Learning in Lockdown
Jenny Thompson is Principal at Dixons Trinity Academy.
In the absence of routine, everything becomes negotiation perched upon the emotions of the moment. It can be exhausting. Alarms and times that once led to automatic activities as simple as breakfast may now start a debate with ourselves, our families, our children.
For the last couple of weeks I’ve been producing lessons for Oak National Academy, an online classroom to support teachers and parents during lockdown. Beyond our expectations, it’s been reaching students in their hundreds of thousands each day. This has been hard: deciding what to teach, how it will work in the virtual format, whether it is worthy… but some things are too important not to do. We might not be walking on the moon, but, to borrow JFK’s words, we are doing this because it is hard. So often, the most important things are… just ask children who spend their days in school.
If, through our best efforts, we can give a little routine back and strip out a little of the lockdown emotional overload then our work will have been purposeful. If we can help children learn, it will have been worth it.
And this is only our best effort done at speed and learning as we go – we are parents and carers too. Sometimes, we don’t appear in the video lessons not because of some sophisticated plan but because the baby is sleeping and it is a stolen moment in which to teach and record with pjs on and hair to scare.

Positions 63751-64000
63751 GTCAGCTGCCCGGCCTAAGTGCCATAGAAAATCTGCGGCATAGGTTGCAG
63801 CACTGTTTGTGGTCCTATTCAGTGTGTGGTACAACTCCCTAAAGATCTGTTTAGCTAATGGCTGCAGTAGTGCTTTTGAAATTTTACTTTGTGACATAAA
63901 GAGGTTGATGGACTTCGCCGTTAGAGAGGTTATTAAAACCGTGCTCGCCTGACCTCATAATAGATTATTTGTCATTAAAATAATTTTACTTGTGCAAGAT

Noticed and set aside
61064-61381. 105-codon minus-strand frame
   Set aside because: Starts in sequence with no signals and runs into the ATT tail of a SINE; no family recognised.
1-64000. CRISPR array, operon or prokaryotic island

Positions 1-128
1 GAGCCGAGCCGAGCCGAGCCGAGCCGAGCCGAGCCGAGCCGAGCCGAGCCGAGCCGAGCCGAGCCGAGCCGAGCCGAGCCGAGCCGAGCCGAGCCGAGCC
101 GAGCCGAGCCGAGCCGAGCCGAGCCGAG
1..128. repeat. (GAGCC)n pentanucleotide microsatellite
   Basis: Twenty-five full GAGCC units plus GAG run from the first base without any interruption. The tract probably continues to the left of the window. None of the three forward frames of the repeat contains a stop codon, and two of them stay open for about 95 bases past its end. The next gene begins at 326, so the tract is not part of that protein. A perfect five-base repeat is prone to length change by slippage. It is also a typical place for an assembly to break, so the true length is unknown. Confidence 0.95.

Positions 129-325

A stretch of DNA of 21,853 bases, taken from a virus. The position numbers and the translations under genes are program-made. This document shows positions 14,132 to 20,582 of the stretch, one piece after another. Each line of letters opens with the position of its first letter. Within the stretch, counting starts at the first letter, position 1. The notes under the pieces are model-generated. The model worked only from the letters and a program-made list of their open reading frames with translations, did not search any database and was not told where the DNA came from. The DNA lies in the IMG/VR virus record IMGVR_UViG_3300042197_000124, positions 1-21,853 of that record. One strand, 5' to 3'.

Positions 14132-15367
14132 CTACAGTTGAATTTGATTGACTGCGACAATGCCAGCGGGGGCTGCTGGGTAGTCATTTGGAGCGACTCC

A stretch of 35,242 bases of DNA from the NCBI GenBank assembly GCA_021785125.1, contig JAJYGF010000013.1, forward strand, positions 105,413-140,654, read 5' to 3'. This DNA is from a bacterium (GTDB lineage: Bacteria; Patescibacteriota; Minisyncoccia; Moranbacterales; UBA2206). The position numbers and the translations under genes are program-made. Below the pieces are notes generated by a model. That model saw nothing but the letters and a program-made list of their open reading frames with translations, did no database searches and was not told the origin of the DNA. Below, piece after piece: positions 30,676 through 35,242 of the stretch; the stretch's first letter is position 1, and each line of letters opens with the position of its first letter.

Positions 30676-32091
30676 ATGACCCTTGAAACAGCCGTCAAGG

We have designed our lessons to try and help learning happen. That might sound obvious, but it isn’t. We could offer the breather of routine through entertainment (and that, in these days, would be fine!)… but it isn’t learning. Learning takes time. A lesson is not a space big enough for learning to happen in completeness – it might be big enough to introduce an idea or return to one. Sometimes, a lesson feels great because it has shared something new that might be exciting and it stays all shiny at the front of our thinking for a time. But, come back to it in days or weeks and bits have started to fray – the memory has become patchy. And, over time, the missing bits become bigger and bigger. Real learning, counterintuitively, often lacks that comforting feeling of being complete. It is often not very shiny, instead, it can be pretty hard and needs to be returned to, over and over again, to stop it being forgotten. Come back in a few days, then a couple of weeks, then a few months and, after a time, it’s there for good.
This is a cultural shift to thinking about a lesson… the learning will not feel complete because it has to be returned to, spaced out and the forgetting interrupted.
This is why we didn’t just record a bunch of exciting lessons (as teachers, we’ve all got those and love them!), we have tried to create a curriculum, because curriculum considers not just what you learn in each lesson but also how that is sequenced, when the ideas will be returned to, how frequently… how it will be remembered.
We’ve also been shiny sometimes too – creating a curriculum doesn’t mean you can’t.
It is hard to get this right because everyone is different, and our classes have millions of children in them. In a little classroom in a school (where it is still really hard), sometimes you know the children so well that you can shape decisions to make sure the learning is just right for them. We know we can’t do that at Oak National Academy, but we also know it is worth trying.
Lockdown, you have taught us many things… but oh, the casual privilege of routine is made palpable by its absence! For now, I’m off to eat breakfast, maybe…